Midland County Patient Hunts for His Best Treatment Option to Fight Prostate Cancer

In July 2019, John Miller received four options from his urologist, including surgery.

"I didn't want to be cut open," explained Miller.

He was diagnosed with prostate cancer. Like many others, it is a diagnosis he least expected. As an army veteran, and a hunting and fishing enthusiast, it is in Miller's DNA to hit his target. That was exactly what he had in mind when searching online for the best prostate cancer treatment option "“ Miller wanted to target his cancer as precisely and as aggressively as possible.

After reading about proton therapy treatment and how the advanced technology at McLaren allows targeted radiation delivery with precision, Miller made a phone call. That call led to his drive from Hope in Midland County to Flint in Genesee County, where he was able to sit down with Hesham Gayar, MD, Medical Director of the McLaren Proton Therapy Center, and Nicole Cygnar, RT(R)(T), the proton patient navigator. From this consultation, Dr. Gayar determined that Miller's prostate cancer would effectively be fought with protons.

"Proton therapy is an excellent choice for prostate cancer," explained Dr. Gayar. "It doesn't have the high risk of surgical complication from a prostatectomy, like the impotence and loss of urine control, and it has the same cure rate as surgery. It also delivers 70% less radiation to healthy organs than conventional radiation. Proton therapy simply provides better quality of life after treatment."

So, the 70-year old Vietnam veteran began his proton therapy treatments in mid-November.

"I've been to war. If I ever had to go to war again, I'd take them all with me," said Miller as he explained his experience with the staff at the McLaren Proton Therapy Center. "Anything I'd ask the patient navigator, she'd help me."

Miller even stayed at the Hospitality House at McLaren for a couple of weeks when he started his treatment. The Hospitality House is located right next door to the McLaren Proton Therapy Center and serves as a home-away-from-home for patients and their families who travel long distances for care. Miller said the service there was just as welcoming and comforting as the service he received during treatment.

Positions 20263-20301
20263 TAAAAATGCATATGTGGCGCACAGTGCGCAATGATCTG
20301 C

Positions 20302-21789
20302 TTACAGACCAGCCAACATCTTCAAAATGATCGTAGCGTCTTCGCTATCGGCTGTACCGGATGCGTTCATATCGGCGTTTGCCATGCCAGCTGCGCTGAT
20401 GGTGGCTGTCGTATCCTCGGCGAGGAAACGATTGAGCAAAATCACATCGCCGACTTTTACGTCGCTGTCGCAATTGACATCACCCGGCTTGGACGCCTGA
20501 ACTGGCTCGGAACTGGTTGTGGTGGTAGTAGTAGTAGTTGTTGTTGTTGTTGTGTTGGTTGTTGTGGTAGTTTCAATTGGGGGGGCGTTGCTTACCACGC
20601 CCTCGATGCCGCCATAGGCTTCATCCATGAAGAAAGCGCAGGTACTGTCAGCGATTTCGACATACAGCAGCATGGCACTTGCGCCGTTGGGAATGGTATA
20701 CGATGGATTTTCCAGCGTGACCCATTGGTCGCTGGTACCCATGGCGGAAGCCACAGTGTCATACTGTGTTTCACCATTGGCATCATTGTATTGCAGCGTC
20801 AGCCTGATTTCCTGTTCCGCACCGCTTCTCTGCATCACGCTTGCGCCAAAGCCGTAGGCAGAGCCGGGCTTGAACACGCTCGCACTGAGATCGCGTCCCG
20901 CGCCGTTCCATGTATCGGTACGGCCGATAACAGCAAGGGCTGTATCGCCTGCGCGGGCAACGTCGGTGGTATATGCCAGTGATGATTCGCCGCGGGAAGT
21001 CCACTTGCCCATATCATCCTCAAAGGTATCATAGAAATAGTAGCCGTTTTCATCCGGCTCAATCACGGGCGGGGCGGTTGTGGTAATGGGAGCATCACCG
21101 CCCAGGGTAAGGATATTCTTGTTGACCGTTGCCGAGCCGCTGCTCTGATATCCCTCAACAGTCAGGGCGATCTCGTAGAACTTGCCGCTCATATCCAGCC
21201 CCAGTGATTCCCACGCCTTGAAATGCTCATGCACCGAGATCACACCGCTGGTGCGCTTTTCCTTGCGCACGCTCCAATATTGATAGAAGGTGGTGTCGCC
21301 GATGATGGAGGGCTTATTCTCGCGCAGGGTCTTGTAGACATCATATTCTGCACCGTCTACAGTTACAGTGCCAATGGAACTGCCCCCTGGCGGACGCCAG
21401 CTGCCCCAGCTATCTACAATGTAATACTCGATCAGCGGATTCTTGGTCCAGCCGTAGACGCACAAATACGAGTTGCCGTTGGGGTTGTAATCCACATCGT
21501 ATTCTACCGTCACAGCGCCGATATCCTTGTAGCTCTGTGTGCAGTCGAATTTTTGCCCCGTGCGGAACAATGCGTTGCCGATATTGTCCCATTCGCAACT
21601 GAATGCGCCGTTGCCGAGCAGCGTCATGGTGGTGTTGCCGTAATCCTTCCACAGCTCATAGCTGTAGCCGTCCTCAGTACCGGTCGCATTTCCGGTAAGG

As far as his proton therapy treatments, Miller said they were simple and painless.

"There was no pain. I just had to be still during treatment," he explained. "I was up and out of there in 20 to 30 minutes."

Compared to traditional radiation therapy treatments, which delivers radiation doses through the targeted tumor and exits on the other side of the patient's body, proton therapy offers a precise way to target and stop radiation treatment at the depth of the tumor. This means nearby healthy organs and tissue are spared unnecessary radiation. By avoiding these areas, research has shown that patients experience less side effects than they would if they had undergone traditional radiation treatments.

In Miller's case, he said he did not have side effects that held him back from his every day, normal activities. He had his one-month checkup in February and says things are looking good.

John Miller, prostate cancer patient, rang the victory bell after he finished his last proton therapy treatment in February.

"I've already told people, if anything ever happens to you, go down there and check them out," he explained. "There's a lot of research on [proton therapy]. I've heard nothing but good things about it on the internet and from the people I talk to."

For more information about the McLaren Proton Therapy Center, visit mclaren.org/protontherapy. Speak to the proton patient navigator today to find out if proton therapy is the right treatment for you by calling (855) MY-PROTON (855-697-7686).